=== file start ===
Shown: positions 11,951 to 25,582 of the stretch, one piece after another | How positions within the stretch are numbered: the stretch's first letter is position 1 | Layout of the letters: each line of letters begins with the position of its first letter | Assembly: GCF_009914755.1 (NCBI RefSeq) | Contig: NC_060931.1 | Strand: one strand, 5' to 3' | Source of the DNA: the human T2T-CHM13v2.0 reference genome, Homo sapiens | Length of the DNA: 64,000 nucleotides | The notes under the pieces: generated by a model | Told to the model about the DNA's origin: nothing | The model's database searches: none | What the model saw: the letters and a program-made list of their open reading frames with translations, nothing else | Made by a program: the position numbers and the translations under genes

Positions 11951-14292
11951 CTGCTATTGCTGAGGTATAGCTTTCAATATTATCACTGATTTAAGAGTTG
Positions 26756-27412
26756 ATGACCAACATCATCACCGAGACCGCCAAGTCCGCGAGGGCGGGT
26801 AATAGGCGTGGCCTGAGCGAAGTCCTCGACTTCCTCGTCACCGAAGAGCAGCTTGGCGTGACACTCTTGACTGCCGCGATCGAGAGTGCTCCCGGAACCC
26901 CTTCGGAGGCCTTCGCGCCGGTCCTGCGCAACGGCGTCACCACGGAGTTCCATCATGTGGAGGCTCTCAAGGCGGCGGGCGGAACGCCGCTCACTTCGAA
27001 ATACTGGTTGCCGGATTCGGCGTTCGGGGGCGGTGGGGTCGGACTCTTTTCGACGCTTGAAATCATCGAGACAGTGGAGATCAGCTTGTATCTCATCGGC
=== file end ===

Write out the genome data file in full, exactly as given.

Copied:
Shown: positions 11,951 to 25,582 of the stretch, one piece after another | How positions within the stretch are numbered: the stretch's first letter is position 1 | Layout of the letters: each line of letters begins with the position of its first letter | Assembly: GCF_009914755.1 (NCBI RefSeq) | Contig: NC_060931.1 | Strand: one strand, 5' to 3' | Source of the DNA: the human T2T-CHM13v2.0 reference genome, Homo sapiens | Length of the DNA: 64,000 nucleotides | The notes under the pieces: generated by a model | Told to the model about the DNA's origin: nothing | The model's database searches: none | What the model saw: the letters and a program-made list of their open reading frames with translations, nothing else | Made by a program: the position numbers and the translations under genes

Positions 11951-14292
11951 CTGCTATTGCTGAGGTATAGCTTTCAATATTATCACTGATTTAAGAGTTG
Positions 26756-27412
26756 ATGACCAACATCATCACCGAGACCGCCAAGTCCGCGAGGGCGGGT
26801 AATAGGCGTGGCCTGAGCGAAGTCCTCGACTTCCTCGTCACCGAAGAGCAGCTTGGCGTGACACTCTTGACTGCCGCGATCGAGAGTGCTCCCGGAACCC
26901 CTTCGGAGGCCTTCGCGCCGGTCCTGCGCAACGGCGTCACCACGGAGTTCCATCATGTGGAGGCTCTCAAGGCGGCGGGCGGAACGCCGCTCACTTCGAA
27001 ATACTGGTTGCCGGATTCGGCGTTCGGGGGCGGTGGGGTCGGACTCTTTTCGACGCTTGAAATCATCGAGACAGTGGAGATCAGCTTGTATCTCATCGGC